April 27 is King’s Day — a holiday honoring the current King of the Netherlands, Willem-Alexander. Known as Queen’s Day until 2013, Willem-Alexander is the first male monarch to grace the Dutch throne after 123 years of women ruling the roost. The Bacchanalian festival welcomes over a million party-goers dressed in orange to the city streets for the celebration. While it isn’t technically an LGBTQ event, there are tons of queer parties to choose from on both the 26th and 27th. Mid- to late April also happens to be peak season to see the country’s iconic tulips in full bloom — another worthy reason to visit this time of year.

Amsterdam Pride

Photo: Rayanti/Shutterstock

From the last Saturday in July to the first Sunday in August, rainbow flags fly high along Amsterdam’s canals for Pride, one of Europe’s most beloved queer celebrations. Unlike most global Pride events, which commemorate NYC’s 1969 Stonewall Riots and the birth of the Gay Liberation Movement, Amsterdam Pride began in 1996 solely as a celebration of love and diversity. There are marches, rallies, and parties to attend all week long, but the most popular event is the Canal Parade on Pride’s final Sunday. Eighty boats ride the city’s waterways from Scheepvaartmuseum, along Prinsengracht, and end at Westerdok. It’s one of the only Pride parades in the world to have floats that literally float. Nearly half-a-million people from all over the globe attend the festivities every year.



Photo: kolbet/Shutterstock

In 1987, Amsterdam unveiled the world’s first monument memorializing homosexuals persecuted under the Nazi regime.

Located in Westermarkt, thin lines of pink granite form a triangle in the square — a reclamation of the symbol gay men and women were forced to wear in concentration camps during World War II. Inside each of the triangle’s three points is a smaller triangle that directs attention to local sites of significance. One faces the National War Memorial in Dam Square where gay activists laid a lavender wreath in 1970 and were subsequently arrested, sparking the idea for this monument. Another faces Anne Frank’s house and is inscribed with a quote from a gay Jewish poet, Jacob Israel de Haan: Naar Vriendschap Zulk een Mateloos Verlangen (“Such an endless desire for friendship”). The third faces the COC Nederland headquarters, which holds the distinction of being the world’s oldest continually operating gay rights organization. Floral wreaths and bouquets are regularly laid on the triangular platform extending outward above the water of Keizergracht as a reminder of the arduous fight for equality faced by the queer community.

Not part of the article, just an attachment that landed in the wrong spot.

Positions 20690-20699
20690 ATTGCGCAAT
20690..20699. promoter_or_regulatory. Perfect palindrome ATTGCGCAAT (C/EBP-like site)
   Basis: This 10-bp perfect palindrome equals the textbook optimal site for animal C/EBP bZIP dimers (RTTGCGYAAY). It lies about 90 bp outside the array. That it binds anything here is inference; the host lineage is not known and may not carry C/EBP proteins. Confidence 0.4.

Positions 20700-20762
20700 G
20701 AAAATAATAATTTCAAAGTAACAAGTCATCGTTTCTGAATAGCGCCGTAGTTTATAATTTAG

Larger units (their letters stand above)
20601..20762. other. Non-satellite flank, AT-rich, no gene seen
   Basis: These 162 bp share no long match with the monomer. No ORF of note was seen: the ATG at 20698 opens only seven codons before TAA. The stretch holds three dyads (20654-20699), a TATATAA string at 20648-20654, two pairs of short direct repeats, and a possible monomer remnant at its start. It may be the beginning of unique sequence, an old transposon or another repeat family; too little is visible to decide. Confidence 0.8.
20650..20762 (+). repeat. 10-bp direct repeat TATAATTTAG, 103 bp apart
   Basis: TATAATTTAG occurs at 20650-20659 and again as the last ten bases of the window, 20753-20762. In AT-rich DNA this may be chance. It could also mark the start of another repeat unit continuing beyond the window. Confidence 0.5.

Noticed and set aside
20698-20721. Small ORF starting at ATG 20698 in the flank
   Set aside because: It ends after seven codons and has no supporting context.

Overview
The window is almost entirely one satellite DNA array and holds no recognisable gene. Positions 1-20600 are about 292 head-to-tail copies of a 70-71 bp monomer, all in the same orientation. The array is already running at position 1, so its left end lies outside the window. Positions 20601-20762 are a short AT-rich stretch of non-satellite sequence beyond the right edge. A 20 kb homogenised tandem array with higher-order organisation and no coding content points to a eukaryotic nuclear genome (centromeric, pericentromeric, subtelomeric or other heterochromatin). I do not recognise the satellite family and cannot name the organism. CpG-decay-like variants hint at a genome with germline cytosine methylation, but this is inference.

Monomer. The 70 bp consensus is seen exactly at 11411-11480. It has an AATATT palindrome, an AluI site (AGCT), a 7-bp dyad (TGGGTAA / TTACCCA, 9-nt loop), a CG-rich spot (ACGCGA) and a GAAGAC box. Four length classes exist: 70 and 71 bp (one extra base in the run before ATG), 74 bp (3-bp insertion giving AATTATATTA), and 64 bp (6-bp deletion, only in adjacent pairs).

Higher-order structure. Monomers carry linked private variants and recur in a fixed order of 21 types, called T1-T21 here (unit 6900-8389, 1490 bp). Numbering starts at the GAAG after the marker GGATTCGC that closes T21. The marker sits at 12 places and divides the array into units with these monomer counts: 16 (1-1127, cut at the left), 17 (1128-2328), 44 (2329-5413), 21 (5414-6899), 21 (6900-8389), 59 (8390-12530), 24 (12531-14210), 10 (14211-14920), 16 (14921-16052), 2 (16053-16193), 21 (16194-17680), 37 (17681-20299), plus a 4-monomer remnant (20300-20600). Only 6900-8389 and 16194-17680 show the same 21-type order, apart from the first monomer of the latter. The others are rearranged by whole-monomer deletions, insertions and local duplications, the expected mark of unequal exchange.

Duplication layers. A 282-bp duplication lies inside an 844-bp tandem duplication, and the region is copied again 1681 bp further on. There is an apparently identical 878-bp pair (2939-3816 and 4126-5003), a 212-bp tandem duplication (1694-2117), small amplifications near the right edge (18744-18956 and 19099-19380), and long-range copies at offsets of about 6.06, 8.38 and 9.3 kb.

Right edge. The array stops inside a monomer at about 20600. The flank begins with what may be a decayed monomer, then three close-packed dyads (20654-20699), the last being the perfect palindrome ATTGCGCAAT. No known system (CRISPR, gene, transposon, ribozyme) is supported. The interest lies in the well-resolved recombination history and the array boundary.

Where: Westermarkt

Pink Point

This LGBTQ information center and souvenir shop located next to the Homomonument has been in operation for over 20 years. In addition to the queer-themed postcards, tchotchkes, and clothing you can buy, the friendly staff is an excellent resource for insider tips about where to go and what to see as a queer tourist in Amsterdam.

Where: Westermarkt t/o 9

Parks and beaches


Photo: Z. Jacobs/Shutterstock

Vondelpark is a 19th-century urban greenspace with weeping willow-lined pools, bike paths, and lawns for lounging. The rosarium, located halfway through the park, is infamously known as the most frequented gay cruising area in the city. Yes — you read that correctly — once night falls, men daring enough to drop their trousers in the great outdoors frequent this part of the park in search of pleasure. Most residents, including police, are aware of what goes on here and turn a blind eye. If you happen to fancy a rose garden triste, use caution and be careful of pickpockets.

Where: 1054 NE Amsterdam

Zandvoort Nude Beach

Zandvoort, a coastal town with an expanse of sandy shoreline facing the North Sea, is about an hour’s trip from Amsterdam, including a 20-minute walk to the beach. In the summertime, the clothing-optional area between poles 68 and 71 becomes a queer playground for naked boys looking to sunbathe near the seagrass-covered dunes.

Where: Near 2042 AG Zandvoort


Photo: Mr. Ngoway/Shutterstock


This tiny gay-owned boutique hotel facing Kerkstraat is a five-minute walk from the city’s most popular gay bars on Reguliersdwarsstraat and a short stroll to Museumplein. The cozy rooms are minimalist and modern; there’s a communal breakfast served every morning.

Where: Kerkstraat 42


MisterBnb is like Airbnb for the modern gay traveler. Choose from an array of homestays (single rooms, apartments, and entire row houses) listed by queer locals to fit your budget.

Where: Online

Mauro Mansion

In the 1990s, the nine rooms in this 16th-century rowhouse served as a bawdy boutique hotel for upscale gay clientele: Rooms came equipped with bondage gear, slings, and even cages. Although the company is now much more mixed than it once was, a few of the cages remain, and this hotel is still popping with personality. Amsterdam Centraal and the Red Light District are both steps away. Children under the age of 12 are not permitted.

Where: Geldersekade 16